Memento Mori

Remember that you will die.

I put my cat down on Sunday. She was old when I adopted her, and had early signs of kidney failure.

Her name was Brittle, but I changed it to Jules, short for Juliette, after a badass heroin from Hugh Howey’s Wool Trilogy.

The shelter workers asked, “Are you sure you want her, she’s really old and she doesn’t do much.”

“That is precisely the kind of animal I am looking to adopt.” I replied.

Work and lacrosse games had me in and out of my apartment often, and I wanted an animal that could mostly take care of itself. Plus, she was the only cat in the shelter that was nice to me. So I took Jules home.

Jules was an old lady, set in her ways. She expected food at 6AM and 4:30PM, plenty of time to nap in a sunbeam, and occasional head scratches.


I joked with my sister that my cat did not cat very well. She was a touch uncoordinated. Often misjudging the distance or height of a jump, falling, and then scampering away as if to say, “YOU DIDN’T SEE THAT!” She loved her spot on the couch, eventually got cozy on her cat tree, and would get sun drunk in the western window of my apartment. That was hysterical, as she would stumble out from behind the drapes when she was too hot.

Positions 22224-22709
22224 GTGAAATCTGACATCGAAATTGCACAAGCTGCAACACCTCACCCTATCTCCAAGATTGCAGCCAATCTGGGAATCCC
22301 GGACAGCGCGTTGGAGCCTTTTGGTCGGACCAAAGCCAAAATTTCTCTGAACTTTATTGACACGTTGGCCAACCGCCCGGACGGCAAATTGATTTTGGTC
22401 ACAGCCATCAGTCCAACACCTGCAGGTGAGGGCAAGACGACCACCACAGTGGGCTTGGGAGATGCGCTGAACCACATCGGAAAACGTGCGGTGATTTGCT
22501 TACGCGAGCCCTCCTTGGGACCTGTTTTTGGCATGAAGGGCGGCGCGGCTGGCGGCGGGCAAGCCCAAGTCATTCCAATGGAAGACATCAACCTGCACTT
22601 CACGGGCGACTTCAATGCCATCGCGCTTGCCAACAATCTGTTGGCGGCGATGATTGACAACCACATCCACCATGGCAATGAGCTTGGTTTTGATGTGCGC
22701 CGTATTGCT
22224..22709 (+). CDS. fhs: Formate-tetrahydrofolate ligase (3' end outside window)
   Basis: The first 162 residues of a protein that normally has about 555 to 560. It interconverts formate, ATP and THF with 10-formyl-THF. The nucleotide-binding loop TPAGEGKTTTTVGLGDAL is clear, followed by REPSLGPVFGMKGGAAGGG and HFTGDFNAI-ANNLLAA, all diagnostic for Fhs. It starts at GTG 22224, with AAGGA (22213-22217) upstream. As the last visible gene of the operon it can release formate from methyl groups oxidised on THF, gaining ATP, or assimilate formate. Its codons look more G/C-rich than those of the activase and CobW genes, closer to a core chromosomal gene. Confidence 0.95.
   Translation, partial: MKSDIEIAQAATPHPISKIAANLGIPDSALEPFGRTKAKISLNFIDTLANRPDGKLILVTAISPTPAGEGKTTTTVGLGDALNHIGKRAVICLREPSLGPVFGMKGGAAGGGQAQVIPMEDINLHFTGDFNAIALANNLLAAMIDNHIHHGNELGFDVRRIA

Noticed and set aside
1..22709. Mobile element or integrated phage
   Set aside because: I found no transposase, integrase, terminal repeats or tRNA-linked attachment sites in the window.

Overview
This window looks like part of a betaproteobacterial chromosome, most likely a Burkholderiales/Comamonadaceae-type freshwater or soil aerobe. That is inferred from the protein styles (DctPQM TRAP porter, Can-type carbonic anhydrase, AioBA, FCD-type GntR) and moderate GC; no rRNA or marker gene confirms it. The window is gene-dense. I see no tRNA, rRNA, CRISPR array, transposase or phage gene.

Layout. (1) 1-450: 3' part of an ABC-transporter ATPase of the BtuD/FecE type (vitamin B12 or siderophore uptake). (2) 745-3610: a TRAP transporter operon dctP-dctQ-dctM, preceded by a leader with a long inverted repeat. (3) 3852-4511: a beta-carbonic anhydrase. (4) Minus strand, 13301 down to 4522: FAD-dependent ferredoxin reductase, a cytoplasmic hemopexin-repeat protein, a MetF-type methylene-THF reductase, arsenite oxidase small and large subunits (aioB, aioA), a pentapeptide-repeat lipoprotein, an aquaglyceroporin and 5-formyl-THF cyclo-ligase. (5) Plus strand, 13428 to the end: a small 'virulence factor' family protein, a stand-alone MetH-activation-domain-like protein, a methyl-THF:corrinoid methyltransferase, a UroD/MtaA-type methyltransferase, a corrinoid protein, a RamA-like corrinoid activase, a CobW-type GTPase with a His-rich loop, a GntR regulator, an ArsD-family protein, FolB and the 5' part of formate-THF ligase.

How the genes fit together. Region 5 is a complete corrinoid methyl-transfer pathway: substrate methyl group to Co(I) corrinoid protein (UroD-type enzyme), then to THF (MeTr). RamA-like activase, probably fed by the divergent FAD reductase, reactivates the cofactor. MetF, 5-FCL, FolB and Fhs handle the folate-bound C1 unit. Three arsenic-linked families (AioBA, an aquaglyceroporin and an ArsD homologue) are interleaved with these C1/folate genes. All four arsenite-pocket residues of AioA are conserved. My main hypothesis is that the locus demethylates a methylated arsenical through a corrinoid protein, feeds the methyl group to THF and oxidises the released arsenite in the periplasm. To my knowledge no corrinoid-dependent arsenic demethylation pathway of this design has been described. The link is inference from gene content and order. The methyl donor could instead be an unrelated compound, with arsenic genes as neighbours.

Knowing she was an older cat, I thought I was prepared for her inevitable death. I still sobbed. This tiny fur ball was in a shelter for almost four years, and just wanted to enjoy her sunset years in peace. I gave her as peaceful an existence as I could, but I was unable to maintain a stoic countenance when the time came.

This was the first time in quite a while that I cried. You may think that my experiences with depression have inured me to grief. No, I feel it more deeply, I think. Jules was with me on good days and awful days. A constant, sometimes annoying, companion that made me smile even when I felt I had nothing to smile about.

All go to the same place. All came from the dust and all return to the dust.

Ecclesiastes 3:20

I’ll miss you Jules.

Good kitty.